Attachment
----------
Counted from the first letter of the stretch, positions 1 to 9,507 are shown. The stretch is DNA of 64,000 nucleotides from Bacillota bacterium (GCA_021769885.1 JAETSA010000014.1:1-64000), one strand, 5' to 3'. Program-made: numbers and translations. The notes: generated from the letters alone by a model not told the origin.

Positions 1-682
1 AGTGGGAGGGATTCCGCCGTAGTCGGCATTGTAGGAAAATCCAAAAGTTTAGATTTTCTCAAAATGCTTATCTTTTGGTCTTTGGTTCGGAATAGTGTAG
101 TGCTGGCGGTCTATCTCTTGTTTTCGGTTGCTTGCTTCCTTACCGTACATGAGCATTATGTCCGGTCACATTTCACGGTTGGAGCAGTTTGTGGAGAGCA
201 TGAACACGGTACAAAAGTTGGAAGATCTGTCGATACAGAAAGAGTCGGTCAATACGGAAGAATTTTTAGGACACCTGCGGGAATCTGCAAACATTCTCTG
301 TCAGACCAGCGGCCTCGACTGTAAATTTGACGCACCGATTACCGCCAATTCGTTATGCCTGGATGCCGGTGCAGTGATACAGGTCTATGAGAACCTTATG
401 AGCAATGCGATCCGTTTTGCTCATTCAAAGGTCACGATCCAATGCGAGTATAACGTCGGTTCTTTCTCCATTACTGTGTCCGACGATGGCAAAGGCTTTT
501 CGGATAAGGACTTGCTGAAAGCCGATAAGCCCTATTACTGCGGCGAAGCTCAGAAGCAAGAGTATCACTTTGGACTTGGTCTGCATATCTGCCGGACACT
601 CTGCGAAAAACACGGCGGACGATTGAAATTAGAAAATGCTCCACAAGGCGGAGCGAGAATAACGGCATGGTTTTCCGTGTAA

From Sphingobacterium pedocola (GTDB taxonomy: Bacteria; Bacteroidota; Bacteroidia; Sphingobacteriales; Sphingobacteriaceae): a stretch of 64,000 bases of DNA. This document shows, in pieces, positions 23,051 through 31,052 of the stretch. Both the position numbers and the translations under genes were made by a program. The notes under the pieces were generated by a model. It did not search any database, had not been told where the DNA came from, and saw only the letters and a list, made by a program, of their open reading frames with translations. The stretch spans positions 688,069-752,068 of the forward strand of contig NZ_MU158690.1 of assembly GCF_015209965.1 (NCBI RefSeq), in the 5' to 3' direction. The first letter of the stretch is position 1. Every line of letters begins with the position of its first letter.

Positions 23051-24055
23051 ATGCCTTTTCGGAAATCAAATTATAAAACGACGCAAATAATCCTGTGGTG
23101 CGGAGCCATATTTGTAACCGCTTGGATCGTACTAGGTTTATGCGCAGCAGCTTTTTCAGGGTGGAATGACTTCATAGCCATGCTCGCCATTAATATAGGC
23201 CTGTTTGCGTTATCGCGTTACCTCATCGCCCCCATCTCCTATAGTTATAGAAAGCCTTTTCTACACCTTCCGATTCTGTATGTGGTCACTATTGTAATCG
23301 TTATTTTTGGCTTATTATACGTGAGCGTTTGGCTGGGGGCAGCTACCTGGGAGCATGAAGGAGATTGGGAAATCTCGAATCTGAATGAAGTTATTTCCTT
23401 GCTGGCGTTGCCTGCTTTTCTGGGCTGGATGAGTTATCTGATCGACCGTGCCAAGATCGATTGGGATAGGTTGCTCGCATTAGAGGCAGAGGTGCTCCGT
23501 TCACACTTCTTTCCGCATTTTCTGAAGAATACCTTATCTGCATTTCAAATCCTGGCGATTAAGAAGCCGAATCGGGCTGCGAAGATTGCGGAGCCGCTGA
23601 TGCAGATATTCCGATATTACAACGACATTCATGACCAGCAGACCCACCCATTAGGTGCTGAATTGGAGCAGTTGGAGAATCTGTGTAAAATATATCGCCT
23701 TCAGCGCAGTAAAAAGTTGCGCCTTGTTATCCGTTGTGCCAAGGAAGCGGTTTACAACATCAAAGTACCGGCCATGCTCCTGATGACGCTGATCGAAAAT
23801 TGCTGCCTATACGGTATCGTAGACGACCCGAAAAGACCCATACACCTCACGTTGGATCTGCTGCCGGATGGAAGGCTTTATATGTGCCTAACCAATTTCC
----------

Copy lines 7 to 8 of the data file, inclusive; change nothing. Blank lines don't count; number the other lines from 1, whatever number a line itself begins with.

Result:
401 AGCAATGCGATCCGTTTTGCTCATTCAAAGGTCACGATCCAATGCGAGTATAACGTCGGTTCTTTCTCCATTACTGTGTCCGACGATGGCAAAGGCTTTT
501 CGGATAAGGACTTGCTGAAAGCCGATAAGCCCTATTACTGCGGCGAAGCTCAGAAGCAAGAGTATCACTTTGGACTTGGTCTGCATATCTGCCGGACACT